Jump to ContentJump to Main Navigation
Antebellum at SeaMaritime Fantasies in Nineteenth-Century America$
Users without a subscription are not able to see the full content.

Jason Berger

Print publication date: 2012

Print ISBN-13: 9780816677061

Published to Minnesota Scholarship Online: August 2015

DOI: 10.5749/minnesota/9780816677061.001.0001

Show Summary Details
Page of

PRINTED FROM MINNESOTA SCHOLARSHIP ONLINE (www.minnesota.universitypressscholarship.com). (c) Copyright University of Minnesota Press, 2022. All Rights Reserved. An individual user may print out a PDF of a single chapter of a monograph in MNSO for personal use.date: 22 May 2022

Tarrying with the National: Fantasizing the Subject of State

Tarrying with the National: Fantasizing the Subject of State

(p.57) Chapter 2 Tarrying with the National: Fantasizing the Subject of State
Antebellum at Sea

Jason Berger

University of Minnesota Press

This chapter discusses nation as a subject of maritime narratives. Maritime endeavors play an important role in the nation’s economic, military, and spatial development. Timely national issues within antebellum maritime narratives, however, extend far beyond concerns of military naval power proper and mainland expansion. The chapter examines two influential nineteenth-century maritime historical romances: Walter Scott ’s The Pirate and James Fenimore Cooper’s The Pilot: A Tale of the Sea to explain the concept of national identification. Both romances dramatize scenes of national identification and exclusion in historical settings contiguous to the creation of their respective contemporary moments.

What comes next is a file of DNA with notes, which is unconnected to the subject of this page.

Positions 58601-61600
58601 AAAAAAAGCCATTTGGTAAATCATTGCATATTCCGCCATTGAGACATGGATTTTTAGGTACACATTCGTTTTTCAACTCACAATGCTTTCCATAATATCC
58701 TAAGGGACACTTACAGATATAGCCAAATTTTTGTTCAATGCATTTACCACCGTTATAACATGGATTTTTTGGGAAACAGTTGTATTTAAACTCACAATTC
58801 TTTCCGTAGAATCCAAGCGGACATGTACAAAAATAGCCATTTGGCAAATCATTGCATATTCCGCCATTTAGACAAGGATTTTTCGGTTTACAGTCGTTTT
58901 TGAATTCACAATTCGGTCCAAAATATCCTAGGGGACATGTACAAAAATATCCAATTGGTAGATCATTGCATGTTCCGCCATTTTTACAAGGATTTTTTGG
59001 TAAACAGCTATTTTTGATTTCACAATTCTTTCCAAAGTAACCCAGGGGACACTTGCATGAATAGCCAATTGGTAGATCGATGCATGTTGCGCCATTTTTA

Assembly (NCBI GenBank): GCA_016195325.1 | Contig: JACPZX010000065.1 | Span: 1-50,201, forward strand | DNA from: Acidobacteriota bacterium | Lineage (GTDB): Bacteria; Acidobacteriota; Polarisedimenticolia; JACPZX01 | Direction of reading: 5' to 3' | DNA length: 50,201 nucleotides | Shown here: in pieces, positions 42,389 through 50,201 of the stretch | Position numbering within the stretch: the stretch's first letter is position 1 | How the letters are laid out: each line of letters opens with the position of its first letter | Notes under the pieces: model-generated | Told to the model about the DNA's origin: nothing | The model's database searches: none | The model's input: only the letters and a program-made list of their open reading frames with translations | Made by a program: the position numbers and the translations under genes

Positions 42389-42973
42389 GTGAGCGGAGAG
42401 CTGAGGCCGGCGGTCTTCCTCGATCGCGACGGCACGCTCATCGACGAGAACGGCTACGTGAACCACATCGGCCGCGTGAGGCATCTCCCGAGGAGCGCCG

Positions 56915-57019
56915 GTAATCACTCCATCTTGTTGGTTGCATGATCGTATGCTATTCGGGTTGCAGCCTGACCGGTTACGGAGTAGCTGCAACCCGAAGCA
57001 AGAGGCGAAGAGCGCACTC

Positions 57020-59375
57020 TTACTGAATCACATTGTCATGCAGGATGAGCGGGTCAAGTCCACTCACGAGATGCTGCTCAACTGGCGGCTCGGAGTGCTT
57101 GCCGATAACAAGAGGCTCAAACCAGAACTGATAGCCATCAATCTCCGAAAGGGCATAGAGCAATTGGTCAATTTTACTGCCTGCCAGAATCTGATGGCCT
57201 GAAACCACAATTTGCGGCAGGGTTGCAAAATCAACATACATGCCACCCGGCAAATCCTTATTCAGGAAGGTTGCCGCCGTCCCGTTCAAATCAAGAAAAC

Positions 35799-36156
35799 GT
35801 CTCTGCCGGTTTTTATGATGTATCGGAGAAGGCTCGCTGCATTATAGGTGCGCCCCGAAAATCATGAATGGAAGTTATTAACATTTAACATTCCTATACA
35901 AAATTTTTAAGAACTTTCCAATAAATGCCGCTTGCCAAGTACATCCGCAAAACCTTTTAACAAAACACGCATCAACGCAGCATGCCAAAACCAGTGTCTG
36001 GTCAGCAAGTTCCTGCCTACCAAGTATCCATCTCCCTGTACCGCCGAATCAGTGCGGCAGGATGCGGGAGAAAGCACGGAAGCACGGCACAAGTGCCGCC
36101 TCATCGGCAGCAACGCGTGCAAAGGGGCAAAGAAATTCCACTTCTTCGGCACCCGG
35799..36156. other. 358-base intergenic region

Keywords:   maritime narratives, nation, Walter Scott, The Pirate, James Fenimore Cooper, The Pilot: A Tale of the Sea

Minnesota Scholarship Online requires a subscription or purchase to access the full text of books within the service. Public users can however freely search the site and view the abstracts and keywords for each book and chapter.

Please, subscribe or login to access full text content.

If you think you should have access to this title, please contact your librarian.

To troubleshoot, please check our FAQs, and if you can't find the answer there, please contact us.